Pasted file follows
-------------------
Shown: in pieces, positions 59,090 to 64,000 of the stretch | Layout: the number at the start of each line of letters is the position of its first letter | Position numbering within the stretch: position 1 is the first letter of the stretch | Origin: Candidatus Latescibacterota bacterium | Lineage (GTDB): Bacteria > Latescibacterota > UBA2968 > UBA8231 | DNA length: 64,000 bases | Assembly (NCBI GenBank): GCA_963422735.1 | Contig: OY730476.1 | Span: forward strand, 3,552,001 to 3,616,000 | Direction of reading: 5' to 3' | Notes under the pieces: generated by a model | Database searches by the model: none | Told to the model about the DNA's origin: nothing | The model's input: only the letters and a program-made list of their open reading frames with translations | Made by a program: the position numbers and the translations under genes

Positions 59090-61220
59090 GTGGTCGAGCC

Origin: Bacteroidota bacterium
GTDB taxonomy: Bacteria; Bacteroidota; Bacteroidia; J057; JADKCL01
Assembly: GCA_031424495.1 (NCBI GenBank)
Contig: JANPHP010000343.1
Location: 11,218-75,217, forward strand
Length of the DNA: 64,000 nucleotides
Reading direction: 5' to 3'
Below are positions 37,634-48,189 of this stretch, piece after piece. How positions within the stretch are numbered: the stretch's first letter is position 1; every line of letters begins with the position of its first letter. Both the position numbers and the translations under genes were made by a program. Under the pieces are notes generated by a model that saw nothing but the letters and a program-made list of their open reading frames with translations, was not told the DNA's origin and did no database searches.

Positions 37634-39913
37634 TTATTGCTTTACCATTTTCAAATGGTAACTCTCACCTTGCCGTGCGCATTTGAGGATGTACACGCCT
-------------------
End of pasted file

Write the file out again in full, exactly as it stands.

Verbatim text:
Shown: in pieces, positions 59,090 to 64,000 of the stretch | Layout: the number at the start of each line of letters is the position of its first letter | Position numbering within the stretch: position 1 is the first letter of the stretch | Origin: Candidatus Latescibacterota bacterium | Lineage (GTDB): Bacteria > Latescibacterota > UBA2968 > UBA8231 | DNA length: 64,000 bases | Assembly (NCBI GenBank): GCA_963422735.1 | Contig: OY730476.1 | Span: forward strand, 3,552,001 to 3,616,000 | Direction of reading: 5' to 3' | Notes under the pieces: generated by a model | Database searches by the model: none | Told to the model about the DNA's origin: nothing | The model's input: only the letters and a program-made list of their open reading frames with translations | Made by a program: the position numbers and the translations under genes

Positions 59090-61220
59090 GTGGTCGAGCC

Origin: Bacteroidota bacterium
GTDB taxonomy: Bacteria; Bacteroidota; Bacteroidia; J057; JADKCL01
Assembly: GCA_031424495.1 (NCBI GenBank)
Contig: JANPHP010000343.1
Location: 11,218-75,217, forward strand
Length of the DNA: 64,000 nucleotides
Reading direction: 5' to 3'
Below are positions 37,634-48,189 of this stretch, piece after piece. How positions within the stretch are numbered: the stretch's first letter is position 1; every line of letters begins with the position of its first letter. Both the position numbers and the translations under genes were made by a program. Under the pieces are notes generated by a model that saw nothing but the letters and a program-made list of their open reading frames with translations, was not told the DNA's origin and did no database searches.

Positions 37634-39913
37634 TTATTGCTTTACCATTTTCAAATGGTAACTCTCACCTTGCCGTGCGCATTTGAGGATGTACACGCCT